Corpus of Electronic Texts Edition
The Metrical Dindshenchas (Author: [unknown])
- O man from Muiresc of the steeds
that is visited by the strong-rushing wave,
whence comes the applausive fame
that the great and goodly plain has won?
- 5] I will tell thee without distaste of hard learning,
in ready verse full of liberal lore,
the cause, beyond contest or question,
why Mag Muireisce is so named.
- A flood of sea-fish, slippery fry,
10] the abounding sea brought to the rich land,
till it filled its thriving homesteads,
both woods and sloping glens.
- A full year it lay without rotting:
that was a harvest of unfading lustre:
15] the king received of every colour at his wish;
it was the wealth fit for a righteous ruler.
- This it is that betrayed the name of the plain;
hence comes its name high in honour:
the far-stretching plain,
20] numerous in exploits and indwellers.
- Is it allowed to mention in the lay,
according to the opinion of sages everwise,
the monster, round whom the trouble arose
at Fich in Mara by Muiresc?
- 25] It was a great sea-fish, huge a thousand fold,
that brought no harvest to the lands;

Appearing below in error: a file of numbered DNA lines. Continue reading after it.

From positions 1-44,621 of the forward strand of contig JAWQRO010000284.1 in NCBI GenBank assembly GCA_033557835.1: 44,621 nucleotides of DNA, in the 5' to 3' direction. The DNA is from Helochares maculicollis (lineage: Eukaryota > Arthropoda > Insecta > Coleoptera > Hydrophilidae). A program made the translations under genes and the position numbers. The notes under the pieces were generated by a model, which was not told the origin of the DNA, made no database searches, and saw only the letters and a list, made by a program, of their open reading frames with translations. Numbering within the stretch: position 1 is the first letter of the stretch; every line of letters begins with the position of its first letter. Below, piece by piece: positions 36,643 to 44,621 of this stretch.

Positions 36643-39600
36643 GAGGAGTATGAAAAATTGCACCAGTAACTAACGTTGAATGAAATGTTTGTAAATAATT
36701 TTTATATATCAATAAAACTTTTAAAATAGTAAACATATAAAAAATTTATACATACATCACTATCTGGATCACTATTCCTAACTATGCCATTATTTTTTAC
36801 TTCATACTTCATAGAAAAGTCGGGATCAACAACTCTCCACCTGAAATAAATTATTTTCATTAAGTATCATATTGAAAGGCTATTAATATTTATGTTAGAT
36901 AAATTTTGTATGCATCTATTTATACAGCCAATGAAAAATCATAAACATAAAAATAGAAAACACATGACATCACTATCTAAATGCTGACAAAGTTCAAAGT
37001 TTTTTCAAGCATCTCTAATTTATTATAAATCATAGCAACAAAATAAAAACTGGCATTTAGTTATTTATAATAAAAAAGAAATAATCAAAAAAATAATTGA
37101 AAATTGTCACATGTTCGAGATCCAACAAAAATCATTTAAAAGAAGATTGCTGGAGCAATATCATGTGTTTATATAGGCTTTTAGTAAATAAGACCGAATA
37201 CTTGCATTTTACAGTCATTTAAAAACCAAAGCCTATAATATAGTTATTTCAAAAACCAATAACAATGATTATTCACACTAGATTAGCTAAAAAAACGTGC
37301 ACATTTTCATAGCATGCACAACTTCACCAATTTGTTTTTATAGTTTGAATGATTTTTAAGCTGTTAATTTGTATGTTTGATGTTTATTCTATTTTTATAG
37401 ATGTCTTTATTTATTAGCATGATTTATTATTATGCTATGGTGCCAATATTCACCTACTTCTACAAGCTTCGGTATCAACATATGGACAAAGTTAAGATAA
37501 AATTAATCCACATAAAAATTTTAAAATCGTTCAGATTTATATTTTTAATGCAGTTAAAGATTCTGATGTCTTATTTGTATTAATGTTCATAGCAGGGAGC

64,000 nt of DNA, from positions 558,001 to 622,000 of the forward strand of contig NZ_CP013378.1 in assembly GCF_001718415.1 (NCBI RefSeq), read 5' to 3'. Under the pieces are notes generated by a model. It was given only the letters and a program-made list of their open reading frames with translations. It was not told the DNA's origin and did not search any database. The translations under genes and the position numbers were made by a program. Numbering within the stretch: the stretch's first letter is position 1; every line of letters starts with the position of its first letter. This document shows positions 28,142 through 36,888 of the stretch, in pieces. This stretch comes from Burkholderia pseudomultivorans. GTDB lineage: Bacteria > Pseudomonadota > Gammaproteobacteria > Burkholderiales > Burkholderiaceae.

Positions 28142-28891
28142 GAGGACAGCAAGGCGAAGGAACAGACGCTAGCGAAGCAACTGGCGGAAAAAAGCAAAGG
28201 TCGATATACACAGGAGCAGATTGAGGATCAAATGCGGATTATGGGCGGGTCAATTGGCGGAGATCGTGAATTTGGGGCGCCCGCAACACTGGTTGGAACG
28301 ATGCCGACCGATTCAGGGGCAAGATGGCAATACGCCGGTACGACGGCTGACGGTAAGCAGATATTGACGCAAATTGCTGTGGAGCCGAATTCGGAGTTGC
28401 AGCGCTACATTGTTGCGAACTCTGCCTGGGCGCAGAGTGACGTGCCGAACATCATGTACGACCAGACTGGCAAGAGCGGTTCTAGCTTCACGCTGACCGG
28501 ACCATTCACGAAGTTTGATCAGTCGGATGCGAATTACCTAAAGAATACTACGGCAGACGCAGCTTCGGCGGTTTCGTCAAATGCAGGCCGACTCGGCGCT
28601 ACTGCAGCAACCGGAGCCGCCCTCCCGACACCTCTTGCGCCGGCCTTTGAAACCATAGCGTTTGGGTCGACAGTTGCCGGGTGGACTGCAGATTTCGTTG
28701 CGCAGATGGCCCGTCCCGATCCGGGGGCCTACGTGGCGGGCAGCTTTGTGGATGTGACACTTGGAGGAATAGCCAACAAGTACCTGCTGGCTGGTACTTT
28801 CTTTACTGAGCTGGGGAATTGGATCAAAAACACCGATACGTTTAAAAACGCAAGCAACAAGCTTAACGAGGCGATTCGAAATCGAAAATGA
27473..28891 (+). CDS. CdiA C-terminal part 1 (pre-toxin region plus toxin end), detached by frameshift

its name is Rosualt clear saying
with many a conflict and many a portent.
- When the sated beast would cast up
30] its stinking gorge in huge flood
over the lands eastward, defiling them
an affliction of sore disease beset them.
- When he cast it up to the clouds,
it was war upon the constellations:
35] when he cast it downward in turn
it was a plague upon the creatures of the sea-shore.
- When it brought destruction on the men of the swarthy host
in the steads of mighty Muiresc,
there settled on the oaken people of the marsh-land
40] the lordly name of the sea-monster.
- The name of that creature clave immovably
to that land for ever:
it designated the spot, above every marsh-ford,
with the familiar title for its illustrious men.
- 45] The daughter of mighty Ugaine,
Muiresc, ruler over the mead-rich plain,
took possession of the river-mouth, though it is a reproach;
she was sovereign over the noble men.
- O Christ, after the close of my mortal life,
50] choose thou my soul, in the ways of eternal wisdom,
to dwell in that realm of peace and fame
among thy kingly train, O kingly one!